Wind and Water
What a perfect name for an album. I'd heard of both Chris Watson and Clay Emerson, heard some of their work (ie, Codec Scovill)… and was glad to receive this CD for review hoping that I could gain some insight into a more solid collection of what they've put their efforts into more recently. I'm not disappointed. This is a beautifully strung together spider web / estuary / jet stream of noise and ambience. And I'm really serious, the album's name is absolutely perfect.
Replete with beats and electronic sounscaping to surround (what at least sounds to me like) real recordings from nature, some of them reversed, this album is like a satellite travel over the earth… recording the mood, temperature, and activity across the entire biological scene. The songs build up, crumble into pieces, float back together like a stream meeting a river that floats into an ocean… or maybe more like a flattened desert sand that blows into a high dune and then is blown back down… I don't know exactly how to describe it, but it's something to the effect of the soundtrack to the natural order of things. Like the music that should be playing when a scientist finally discovers that 'theory of everything' or when someone for the first time feels really pulled together and ready to accept that everything constantly changes.
Of course, now I'm making this CD sound like some corny 'nature sounds' CD you buy to relax yourself while you read a self-help book and that's not what it is at all. After all, it's electronic music and there's plenty of completely unnatural sounds and collections of noise in here to say the exact opposite, but it's just the tone I guess that makes it feel this way to me and is my best way of explaining it.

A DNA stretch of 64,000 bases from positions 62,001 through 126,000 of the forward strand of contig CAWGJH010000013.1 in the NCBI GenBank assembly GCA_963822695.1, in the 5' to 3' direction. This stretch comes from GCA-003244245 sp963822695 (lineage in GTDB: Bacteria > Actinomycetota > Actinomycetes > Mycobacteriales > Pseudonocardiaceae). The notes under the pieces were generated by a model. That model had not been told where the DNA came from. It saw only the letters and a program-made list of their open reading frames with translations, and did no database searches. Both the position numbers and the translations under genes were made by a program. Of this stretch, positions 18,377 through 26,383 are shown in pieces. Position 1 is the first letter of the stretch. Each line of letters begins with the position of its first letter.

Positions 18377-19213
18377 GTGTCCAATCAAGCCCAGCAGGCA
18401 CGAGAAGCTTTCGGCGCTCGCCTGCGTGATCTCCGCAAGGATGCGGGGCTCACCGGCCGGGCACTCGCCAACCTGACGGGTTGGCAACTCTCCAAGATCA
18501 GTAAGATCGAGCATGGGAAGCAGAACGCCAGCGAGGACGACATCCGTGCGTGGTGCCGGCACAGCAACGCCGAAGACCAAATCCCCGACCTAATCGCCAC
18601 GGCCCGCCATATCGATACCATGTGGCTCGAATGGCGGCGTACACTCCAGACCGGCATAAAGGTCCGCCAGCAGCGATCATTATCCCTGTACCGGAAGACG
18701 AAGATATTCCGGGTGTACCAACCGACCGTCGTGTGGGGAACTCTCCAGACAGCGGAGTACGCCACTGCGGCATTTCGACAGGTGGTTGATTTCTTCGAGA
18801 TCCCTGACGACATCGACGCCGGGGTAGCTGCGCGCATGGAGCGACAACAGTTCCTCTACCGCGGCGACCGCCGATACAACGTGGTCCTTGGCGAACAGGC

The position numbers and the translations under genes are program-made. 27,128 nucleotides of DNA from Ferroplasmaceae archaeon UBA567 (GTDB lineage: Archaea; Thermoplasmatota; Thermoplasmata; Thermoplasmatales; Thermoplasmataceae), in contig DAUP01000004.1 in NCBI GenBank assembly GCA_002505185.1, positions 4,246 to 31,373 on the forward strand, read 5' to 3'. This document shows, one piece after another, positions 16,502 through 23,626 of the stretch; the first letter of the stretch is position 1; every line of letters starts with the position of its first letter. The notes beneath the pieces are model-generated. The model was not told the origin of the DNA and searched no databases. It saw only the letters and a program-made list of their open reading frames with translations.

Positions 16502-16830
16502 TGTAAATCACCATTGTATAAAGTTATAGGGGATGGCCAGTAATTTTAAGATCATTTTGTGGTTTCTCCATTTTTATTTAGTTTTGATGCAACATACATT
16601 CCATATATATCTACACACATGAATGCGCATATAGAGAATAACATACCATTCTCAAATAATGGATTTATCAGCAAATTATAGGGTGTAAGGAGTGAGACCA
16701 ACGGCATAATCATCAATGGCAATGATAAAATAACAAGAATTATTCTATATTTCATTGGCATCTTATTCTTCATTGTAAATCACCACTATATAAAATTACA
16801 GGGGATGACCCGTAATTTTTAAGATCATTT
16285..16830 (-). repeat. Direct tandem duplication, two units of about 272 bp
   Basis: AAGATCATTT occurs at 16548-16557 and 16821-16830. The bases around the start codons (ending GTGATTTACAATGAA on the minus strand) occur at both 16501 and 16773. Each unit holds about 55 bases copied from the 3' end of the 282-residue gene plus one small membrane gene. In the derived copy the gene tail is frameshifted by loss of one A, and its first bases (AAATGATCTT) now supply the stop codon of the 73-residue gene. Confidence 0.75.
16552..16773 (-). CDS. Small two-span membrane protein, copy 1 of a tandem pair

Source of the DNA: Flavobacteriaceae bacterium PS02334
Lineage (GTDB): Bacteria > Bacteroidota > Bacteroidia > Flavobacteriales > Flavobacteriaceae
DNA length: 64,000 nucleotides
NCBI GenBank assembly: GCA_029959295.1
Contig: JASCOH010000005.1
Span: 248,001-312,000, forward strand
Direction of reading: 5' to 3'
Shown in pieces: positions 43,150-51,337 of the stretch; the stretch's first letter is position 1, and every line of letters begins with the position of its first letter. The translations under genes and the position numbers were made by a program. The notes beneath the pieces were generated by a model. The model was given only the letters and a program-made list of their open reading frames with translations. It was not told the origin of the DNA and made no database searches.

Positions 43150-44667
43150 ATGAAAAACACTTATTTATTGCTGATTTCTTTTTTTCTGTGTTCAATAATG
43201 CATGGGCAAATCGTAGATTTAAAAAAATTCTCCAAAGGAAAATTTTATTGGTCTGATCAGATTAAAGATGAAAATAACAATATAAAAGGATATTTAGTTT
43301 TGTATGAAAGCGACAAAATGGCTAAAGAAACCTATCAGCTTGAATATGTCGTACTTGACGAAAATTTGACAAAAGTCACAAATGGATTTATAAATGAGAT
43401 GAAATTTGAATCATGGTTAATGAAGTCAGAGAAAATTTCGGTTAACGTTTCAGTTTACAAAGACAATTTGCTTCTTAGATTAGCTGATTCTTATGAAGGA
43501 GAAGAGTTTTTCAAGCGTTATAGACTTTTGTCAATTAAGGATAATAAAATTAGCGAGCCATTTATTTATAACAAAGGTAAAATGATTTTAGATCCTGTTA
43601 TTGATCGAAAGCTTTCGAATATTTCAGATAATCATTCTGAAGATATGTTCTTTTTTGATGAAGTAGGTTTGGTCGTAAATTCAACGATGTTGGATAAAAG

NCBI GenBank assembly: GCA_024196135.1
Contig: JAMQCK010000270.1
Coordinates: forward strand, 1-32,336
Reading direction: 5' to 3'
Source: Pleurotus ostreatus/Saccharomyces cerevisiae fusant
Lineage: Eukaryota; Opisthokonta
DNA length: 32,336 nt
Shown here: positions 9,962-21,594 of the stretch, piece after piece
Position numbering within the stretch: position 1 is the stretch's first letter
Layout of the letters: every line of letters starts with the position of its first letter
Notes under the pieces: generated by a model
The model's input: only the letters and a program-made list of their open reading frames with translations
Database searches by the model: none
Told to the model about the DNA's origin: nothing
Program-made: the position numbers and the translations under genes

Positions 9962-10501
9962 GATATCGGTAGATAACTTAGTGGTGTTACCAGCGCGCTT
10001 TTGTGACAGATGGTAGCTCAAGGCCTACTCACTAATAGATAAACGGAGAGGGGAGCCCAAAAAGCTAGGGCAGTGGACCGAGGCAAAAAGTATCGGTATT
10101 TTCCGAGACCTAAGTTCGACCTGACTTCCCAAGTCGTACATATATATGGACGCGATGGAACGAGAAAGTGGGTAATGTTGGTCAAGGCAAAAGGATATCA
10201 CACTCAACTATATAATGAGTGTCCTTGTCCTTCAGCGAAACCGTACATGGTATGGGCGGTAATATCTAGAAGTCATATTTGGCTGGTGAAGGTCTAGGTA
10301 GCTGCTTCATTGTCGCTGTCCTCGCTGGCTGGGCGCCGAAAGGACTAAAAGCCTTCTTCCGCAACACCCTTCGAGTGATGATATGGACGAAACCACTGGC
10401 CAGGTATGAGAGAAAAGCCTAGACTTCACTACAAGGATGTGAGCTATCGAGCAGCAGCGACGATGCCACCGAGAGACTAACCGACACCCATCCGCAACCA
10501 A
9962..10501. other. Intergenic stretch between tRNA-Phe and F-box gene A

When the first Loess release came out it wasn't that I was unimpressed as much as I wasn't really moved, and this I guess feels much more real and more about something specific. It's like watching things stand still, or lapse over time and just seeing how everything is for what it is. It's a really beautiful effort. For those looking for a more static explanation of what to expect here, this is way more ambient than what they were doing around 2002, in fact a lot more reminiscent of the Codec Scovill stuff, melancholy, unpretentious, and sleepy.
- Amanda Spadaccini | 2006-06-16
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